Tom Wark | fermentationwineblog.com
The most shocking thing about the new Liberation Distribution (LibDib) wholesale platform is that the idea to automate distribution of alcohol on a platform that invites everyone onboard apparently escaped the great minds occupying the middle tier.
I jest. Of course American wholesalers didn’t think of the most obvious and efficient way to mitigate the distribution bottleneck for artisan wineries, brewers, cideries, and distillers. They aren’t in the business of efficient or obvious. No, it took someone who experienced first hand the absurd consequences of wholesale distribution and antiquated three-tier law to come up with a beautiful and elegant solution to bringing the growing set of artisan “Makers” to market.
Cheryl Murphy Durzy is the founder of Liberation Distribution. Having confronted the frustration of dealing with wholesalers who either blocked the way to market for all but the largest brands or happily let producers’ products waste away in a warehouse, Durzy decided she could do it better. And she did.
Liberation Distribution is simple. Producers sign up and onboard their products. LibDib presents its book online. Accounts buy online and the producer delivers. LibDib takes a cut. But more important, LibDib is an equal opportunity wholesaler:
“Any ‘Maker’ who wants to distribute their products to states on the LibDib system is welcome to sign up, set their price, and wholesale. Anyone…All brands deserve a route to market”
Consider the last part of that quote: “All brands deserve a route to market.” Not “all brands deserve to succeed.” Not “all brands deserve a built in customer base.” Simply, “all brands deserve a route to market.” And it’s true. But consider that under the strict three tier system championed by Durzy’s wholesaler competitors for decades, the rule has been that no brand has the right to a route to market, let alone deserve it. Instead, the big wholesalers have operated under the mantra that only wholesalers shall determine which brands have a route to market.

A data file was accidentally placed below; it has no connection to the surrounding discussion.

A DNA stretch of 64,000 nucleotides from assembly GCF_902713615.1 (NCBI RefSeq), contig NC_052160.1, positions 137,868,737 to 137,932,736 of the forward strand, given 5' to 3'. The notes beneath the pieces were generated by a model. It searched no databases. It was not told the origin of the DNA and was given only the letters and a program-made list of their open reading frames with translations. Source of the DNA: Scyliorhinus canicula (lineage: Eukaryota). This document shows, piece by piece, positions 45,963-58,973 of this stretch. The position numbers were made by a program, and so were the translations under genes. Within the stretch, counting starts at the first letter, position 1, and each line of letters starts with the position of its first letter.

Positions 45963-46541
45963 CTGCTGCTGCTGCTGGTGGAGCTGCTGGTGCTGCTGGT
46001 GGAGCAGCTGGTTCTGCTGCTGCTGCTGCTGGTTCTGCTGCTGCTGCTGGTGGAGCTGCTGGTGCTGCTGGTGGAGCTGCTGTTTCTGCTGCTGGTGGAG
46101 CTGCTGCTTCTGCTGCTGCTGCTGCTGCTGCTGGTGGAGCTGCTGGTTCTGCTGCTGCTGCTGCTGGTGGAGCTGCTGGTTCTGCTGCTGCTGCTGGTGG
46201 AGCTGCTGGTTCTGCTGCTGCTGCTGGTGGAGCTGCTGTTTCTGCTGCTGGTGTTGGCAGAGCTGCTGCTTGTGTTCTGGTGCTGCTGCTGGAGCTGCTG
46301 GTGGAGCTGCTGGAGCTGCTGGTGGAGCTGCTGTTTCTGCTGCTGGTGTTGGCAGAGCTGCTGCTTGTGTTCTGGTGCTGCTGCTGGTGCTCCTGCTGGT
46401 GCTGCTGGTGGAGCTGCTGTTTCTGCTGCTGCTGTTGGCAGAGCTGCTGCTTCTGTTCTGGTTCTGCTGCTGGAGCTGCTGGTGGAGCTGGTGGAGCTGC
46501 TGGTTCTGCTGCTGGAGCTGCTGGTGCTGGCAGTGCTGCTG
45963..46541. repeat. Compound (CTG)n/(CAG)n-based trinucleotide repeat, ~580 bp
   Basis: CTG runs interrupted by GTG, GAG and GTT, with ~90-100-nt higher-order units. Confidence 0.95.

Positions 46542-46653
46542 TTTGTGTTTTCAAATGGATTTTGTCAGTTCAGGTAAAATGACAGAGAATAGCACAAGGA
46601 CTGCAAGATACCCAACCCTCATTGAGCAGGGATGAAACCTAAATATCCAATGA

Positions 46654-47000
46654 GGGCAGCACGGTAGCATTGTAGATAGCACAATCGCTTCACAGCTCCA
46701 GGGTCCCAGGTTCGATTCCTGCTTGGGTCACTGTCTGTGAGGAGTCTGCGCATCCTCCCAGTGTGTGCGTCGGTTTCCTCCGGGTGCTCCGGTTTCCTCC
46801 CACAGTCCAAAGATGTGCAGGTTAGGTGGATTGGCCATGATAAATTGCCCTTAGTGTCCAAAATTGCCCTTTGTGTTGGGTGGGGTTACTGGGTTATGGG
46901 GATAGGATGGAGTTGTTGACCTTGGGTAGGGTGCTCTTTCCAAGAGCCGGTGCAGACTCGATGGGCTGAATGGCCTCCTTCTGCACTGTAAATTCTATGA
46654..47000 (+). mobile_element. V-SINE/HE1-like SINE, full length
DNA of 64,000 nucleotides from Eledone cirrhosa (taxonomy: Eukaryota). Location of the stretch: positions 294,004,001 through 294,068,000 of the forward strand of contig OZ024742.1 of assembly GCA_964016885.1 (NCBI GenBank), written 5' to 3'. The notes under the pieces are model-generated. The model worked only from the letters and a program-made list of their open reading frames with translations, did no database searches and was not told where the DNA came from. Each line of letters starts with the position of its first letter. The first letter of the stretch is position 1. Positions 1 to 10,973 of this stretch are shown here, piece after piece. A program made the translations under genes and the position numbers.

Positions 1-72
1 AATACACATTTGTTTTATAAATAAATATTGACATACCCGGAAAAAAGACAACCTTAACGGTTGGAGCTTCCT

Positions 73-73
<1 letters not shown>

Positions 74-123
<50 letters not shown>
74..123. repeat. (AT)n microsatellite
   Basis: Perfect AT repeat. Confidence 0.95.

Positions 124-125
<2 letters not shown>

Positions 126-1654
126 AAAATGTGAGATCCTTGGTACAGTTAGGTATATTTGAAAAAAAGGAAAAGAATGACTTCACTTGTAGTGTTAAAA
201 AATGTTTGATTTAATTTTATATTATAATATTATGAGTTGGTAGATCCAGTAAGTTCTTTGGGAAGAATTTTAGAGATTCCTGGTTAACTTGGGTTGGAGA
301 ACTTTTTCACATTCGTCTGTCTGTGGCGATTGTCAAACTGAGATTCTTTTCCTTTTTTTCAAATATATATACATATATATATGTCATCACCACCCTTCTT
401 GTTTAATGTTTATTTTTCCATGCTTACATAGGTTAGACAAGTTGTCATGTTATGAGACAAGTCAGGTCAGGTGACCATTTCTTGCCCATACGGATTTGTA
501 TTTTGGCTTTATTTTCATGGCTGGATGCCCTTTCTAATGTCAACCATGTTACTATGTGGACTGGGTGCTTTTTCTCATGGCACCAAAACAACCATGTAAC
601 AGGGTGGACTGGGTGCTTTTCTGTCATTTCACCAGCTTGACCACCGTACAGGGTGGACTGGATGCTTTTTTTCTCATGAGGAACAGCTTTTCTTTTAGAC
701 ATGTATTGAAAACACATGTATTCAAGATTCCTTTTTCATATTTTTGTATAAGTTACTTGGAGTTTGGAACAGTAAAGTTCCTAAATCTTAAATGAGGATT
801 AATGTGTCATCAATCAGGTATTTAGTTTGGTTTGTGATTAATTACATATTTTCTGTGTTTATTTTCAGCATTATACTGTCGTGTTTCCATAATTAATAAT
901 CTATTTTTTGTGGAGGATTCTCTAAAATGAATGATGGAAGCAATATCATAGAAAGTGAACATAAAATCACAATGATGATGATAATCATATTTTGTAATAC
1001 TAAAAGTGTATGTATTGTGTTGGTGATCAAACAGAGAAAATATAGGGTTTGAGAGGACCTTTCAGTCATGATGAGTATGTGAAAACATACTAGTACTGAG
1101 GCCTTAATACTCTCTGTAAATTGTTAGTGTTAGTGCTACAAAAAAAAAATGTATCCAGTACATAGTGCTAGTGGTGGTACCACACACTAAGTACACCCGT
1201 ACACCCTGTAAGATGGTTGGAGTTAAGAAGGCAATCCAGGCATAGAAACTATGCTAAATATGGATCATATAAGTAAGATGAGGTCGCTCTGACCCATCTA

LibDib is currently licensed as a wholesaler in New York and California with expansion to Illinois and other states likely in the near future.
The most important thing about LibDib is that it finally gives wineries, brewers and distillers an efficient, inexpensive and nearly risk-free way of offering their products to some of the most prestigious and important restaurants and retailers in the American marketplace. Durzy has pledged that she’ll never enforce a Franchise statute. That alone is reason for small, artisan producers to give the LibDib system a try.
Among the most impressive elements of LibDib is the elegance of the platform. Simple to use for producers and simple to navigate for accounts. The challenge, of course, is that a small, artisan distiller in Kansas using the LibDib system to offer wines at wholesale in California won’t have access to a large group of sales people on the street. But let’s face it, the big wholesalers who control most markets don’t use their sales people to market small producers anyway. And the flipside is that restaurants and retailers can order as little as a bottle or two if they just want to try it. There are no minimum purchases at LibDib.
It won’t take long for the copycats to come out of the woodwork, this idea is so brilliantly suited for today’s market of too many producers of alcohol, too few wholesalers, and too antiquated and stodgy regulations. But LibDib has a nice lead in what will be a new category of wholesalers. Durzy has spent lavishly on her platform, making it a seamless experience for producers and buyers.
But again, I have to go back to the traditional, bulky, slow moving wholesalers. How is it they didn’t start doing this a decade ago when the complaints about small producers having no path to market through the consolidating middlemen were in full swing? I’ll tell you how. It is the most obvious non-outcome of a system of distribution that for decades has been built and rebuilt around deep pocket middlemen with no interest in innovation or serving anyone but themselves despite their privileged and cozy mandated status.
It’s gonna cost them millions, if not billions down the road.
In the mean time, LibDib should become a chosen outlet for the ambitious artisan producers that want to continue to grow. There are now over 15,000 wineries, distillers, and brewers in the United States. The vast majority are small and a good many of those would love a chance to break into wholesale markets on at least a limited basis. Now they have a path.